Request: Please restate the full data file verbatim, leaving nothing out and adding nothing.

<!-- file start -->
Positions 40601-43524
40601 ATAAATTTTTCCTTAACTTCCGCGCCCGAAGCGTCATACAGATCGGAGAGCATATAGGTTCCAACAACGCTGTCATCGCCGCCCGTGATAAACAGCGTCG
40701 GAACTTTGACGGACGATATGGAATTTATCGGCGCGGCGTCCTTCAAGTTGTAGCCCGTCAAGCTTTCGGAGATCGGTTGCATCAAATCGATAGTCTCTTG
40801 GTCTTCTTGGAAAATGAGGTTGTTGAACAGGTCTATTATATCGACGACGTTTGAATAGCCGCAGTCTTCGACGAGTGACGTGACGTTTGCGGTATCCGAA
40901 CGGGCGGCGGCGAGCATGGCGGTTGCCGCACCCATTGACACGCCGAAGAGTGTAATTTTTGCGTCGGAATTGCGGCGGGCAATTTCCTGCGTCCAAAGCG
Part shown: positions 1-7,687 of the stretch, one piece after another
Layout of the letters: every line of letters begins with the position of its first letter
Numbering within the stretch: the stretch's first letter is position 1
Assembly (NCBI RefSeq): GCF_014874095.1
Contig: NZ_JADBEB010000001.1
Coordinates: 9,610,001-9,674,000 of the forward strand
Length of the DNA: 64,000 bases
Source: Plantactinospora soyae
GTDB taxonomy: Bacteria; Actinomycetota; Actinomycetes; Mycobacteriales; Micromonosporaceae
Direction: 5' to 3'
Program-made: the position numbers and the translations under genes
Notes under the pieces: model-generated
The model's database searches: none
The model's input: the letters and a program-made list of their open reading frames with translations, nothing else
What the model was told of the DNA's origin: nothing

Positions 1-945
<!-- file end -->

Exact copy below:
Positions 40601-43524
40601 ATAAATTTTTCCTTAACTTCCGCGCCCGAAGCGTCATACAGATCGGAGAGCATATAGGTTCCAACAACGCTGTCATCGCCGCCCGTGATAAACAGCGTCG
40701 GAACTTTGACGGACGATATGGAATTTATCGGCGCGGCGTCCTTCAAGTTGTAGCCCGTCAAGCTTTCGGAGATCGGTTGCATCAAATCGATAGTCTCTTG
40801 GTCTTCTTGGAAAATGAGGTTGTTGAACAGGTCTATTATATCGACGACGTTTGAATAGCCGCAGTCTTCGACGAGTGACGTGACGTTTGCGGTATCCGAA
40901 CGGGCGGCGGCGAGCATGGCGGTTGCCGCACCCATTGACACGCCGAAGAGTGTAATTTTTGCGTCGGAATTGCGGCGGGCAATTTCCTGCGTCCAAAGCG
Part shown: positions 1-7,687 of the stretch, one piece after another
Layout of the letters: every line of letters begins with the position of its first letter
Numbering within the stretch: the stretch's first letter is position 1
Assembly (NCBI RefSeq): GCF_014874095.1
Contig: NZ_JADBEB010000001.1
Coordinates: 9,610,001-9,674,000 of the forward strand
Length of the DNA: 64,000 bases
Source: Plantactinospora soyae
GTDB taxonomy: Bacteria; Actinomycetota; Actinomycetes; Mycobacteriales; Micromonosporaceae
Direction: 5' to 3'
Program-made: the position numbers and the translations under genes
Notes under the pieces: model-generated
The model's database searches: none
The model's input: the letters and a program-made list of their open reading frames with translations, nothing else
What the model was told of the DNA's origin: nothing

Positions 1-945